President George W. Bush has signed legislation providing ninety-five million dollars to help the people of Darfur, in western Sudan. The U.S. previously contributed more than one-hundred-forty-million dollars for relief efforts.
Attacks by the Sudanese government-supported Janjaweed Arab militias have killed thousands of black African Sudanese in Darfur and contributed to the deaths of tens of thousands of others. More than a million people have been displaced and remain at risk.
President Bush describes the situation in Darfur as “brutal”:
“No amount of aid can substitute for true and lasting peace. The government of Sudan must stop the violence of Janjaweed militias, and all parties must respect the cease-fire and allow the free movement of humanitarian workers and supplies."
The United Nations Security Council adopted a resolution requiring the Sudanese government to take immediate steps to calm the situation in Darfur, protect the people there, and disarm the Janjaweed militias. The Sudanese government has thirty-days to comply. If it does not, the U-N Security Council expressed its intention to consider further measures, including sanctions.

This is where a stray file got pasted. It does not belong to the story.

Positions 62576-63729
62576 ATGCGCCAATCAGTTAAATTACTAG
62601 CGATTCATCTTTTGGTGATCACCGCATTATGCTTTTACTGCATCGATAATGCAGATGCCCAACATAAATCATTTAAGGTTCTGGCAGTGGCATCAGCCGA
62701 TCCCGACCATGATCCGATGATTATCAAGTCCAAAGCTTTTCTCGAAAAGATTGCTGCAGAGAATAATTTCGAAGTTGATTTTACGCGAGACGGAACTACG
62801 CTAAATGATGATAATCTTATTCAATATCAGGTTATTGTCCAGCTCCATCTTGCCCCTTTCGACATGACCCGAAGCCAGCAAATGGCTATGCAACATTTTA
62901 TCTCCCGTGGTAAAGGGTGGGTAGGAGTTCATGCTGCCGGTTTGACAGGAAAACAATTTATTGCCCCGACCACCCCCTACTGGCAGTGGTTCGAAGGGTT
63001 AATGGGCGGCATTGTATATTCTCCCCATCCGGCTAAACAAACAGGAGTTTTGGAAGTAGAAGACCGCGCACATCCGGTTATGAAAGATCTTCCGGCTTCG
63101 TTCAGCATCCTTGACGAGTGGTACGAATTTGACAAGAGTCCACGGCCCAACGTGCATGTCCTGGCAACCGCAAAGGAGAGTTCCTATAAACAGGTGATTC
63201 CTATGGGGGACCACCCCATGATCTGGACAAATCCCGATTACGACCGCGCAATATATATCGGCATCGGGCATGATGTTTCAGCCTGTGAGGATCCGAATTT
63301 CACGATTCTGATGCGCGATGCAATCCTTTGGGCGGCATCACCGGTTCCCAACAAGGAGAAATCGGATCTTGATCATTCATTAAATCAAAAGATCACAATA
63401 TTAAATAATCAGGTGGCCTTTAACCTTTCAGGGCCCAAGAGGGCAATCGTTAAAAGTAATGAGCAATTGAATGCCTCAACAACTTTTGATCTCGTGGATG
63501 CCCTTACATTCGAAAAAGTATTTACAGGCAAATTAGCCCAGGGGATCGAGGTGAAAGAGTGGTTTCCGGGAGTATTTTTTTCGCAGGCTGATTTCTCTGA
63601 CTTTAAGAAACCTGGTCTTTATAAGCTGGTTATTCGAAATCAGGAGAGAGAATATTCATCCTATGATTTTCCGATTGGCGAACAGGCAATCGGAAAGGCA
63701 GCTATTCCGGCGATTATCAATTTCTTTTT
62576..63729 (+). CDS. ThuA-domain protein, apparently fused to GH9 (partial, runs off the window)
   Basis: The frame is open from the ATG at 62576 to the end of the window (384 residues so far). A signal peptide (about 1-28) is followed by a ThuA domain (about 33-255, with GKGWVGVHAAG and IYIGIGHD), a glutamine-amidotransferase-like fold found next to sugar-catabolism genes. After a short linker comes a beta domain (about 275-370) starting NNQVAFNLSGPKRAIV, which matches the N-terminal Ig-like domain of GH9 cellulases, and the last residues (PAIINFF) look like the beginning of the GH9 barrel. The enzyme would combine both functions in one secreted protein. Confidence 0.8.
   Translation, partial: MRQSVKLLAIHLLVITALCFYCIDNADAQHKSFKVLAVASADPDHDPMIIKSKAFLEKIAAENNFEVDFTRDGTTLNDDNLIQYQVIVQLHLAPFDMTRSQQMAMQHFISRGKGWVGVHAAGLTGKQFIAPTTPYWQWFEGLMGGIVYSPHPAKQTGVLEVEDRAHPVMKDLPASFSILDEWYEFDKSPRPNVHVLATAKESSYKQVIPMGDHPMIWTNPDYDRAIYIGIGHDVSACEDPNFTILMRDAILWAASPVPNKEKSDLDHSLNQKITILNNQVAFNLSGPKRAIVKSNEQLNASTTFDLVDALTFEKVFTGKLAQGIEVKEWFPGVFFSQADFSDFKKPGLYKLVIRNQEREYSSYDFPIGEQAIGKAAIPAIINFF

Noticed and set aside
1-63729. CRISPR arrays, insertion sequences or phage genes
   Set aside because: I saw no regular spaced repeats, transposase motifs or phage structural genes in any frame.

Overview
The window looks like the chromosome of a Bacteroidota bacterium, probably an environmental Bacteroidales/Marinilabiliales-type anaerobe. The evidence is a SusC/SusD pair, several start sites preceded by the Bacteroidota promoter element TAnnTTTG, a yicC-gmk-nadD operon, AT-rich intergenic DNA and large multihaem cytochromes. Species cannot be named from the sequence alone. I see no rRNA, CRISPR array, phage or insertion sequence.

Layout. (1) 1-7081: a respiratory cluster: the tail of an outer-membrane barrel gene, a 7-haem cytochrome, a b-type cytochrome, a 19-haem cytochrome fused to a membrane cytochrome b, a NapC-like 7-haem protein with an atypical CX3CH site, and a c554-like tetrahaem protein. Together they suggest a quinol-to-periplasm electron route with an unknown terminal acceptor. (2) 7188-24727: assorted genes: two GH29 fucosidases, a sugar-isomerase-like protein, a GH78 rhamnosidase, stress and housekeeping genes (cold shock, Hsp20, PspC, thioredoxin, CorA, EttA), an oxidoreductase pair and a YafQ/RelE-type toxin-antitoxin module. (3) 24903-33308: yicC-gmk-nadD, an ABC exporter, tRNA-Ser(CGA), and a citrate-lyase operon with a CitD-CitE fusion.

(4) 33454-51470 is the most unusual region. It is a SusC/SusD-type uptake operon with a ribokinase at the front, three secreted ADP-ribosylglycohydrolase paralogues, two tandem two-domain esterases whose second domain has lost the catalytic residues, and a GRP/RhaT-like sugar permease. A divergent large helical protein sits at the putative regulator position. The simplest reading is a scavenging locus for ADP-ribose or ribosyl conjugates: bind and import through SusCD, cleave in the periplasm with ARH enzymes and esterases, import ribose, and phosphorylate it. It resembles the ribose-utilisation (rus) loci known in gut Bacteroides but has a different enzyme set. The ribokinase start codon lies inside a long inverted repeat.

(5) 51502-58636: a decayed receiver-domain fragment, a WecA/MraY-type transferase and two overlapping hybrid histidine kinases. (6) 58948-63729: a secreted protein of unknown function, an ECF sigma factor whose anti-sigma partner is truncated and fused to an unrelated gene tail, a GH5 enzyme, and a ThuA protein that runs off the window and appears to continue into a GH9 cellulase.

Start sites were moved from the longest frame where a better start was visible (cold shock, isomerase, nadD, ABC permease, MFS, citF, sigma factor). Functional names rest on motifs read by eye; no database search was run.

International pressure will continue until Sudan resolves the situation in Darfur in an acceptable manner. U.S. Secretary of State Colin Powell says, “only the government of Sudan can end the violence.” The Sudanese government, he says, “bears the responsibility to face up to the crisis, end human-rights abuses, and save the lives of its own citizens.” As Secretary of State Powell put it, “Far too many innocent lives have been lost already.”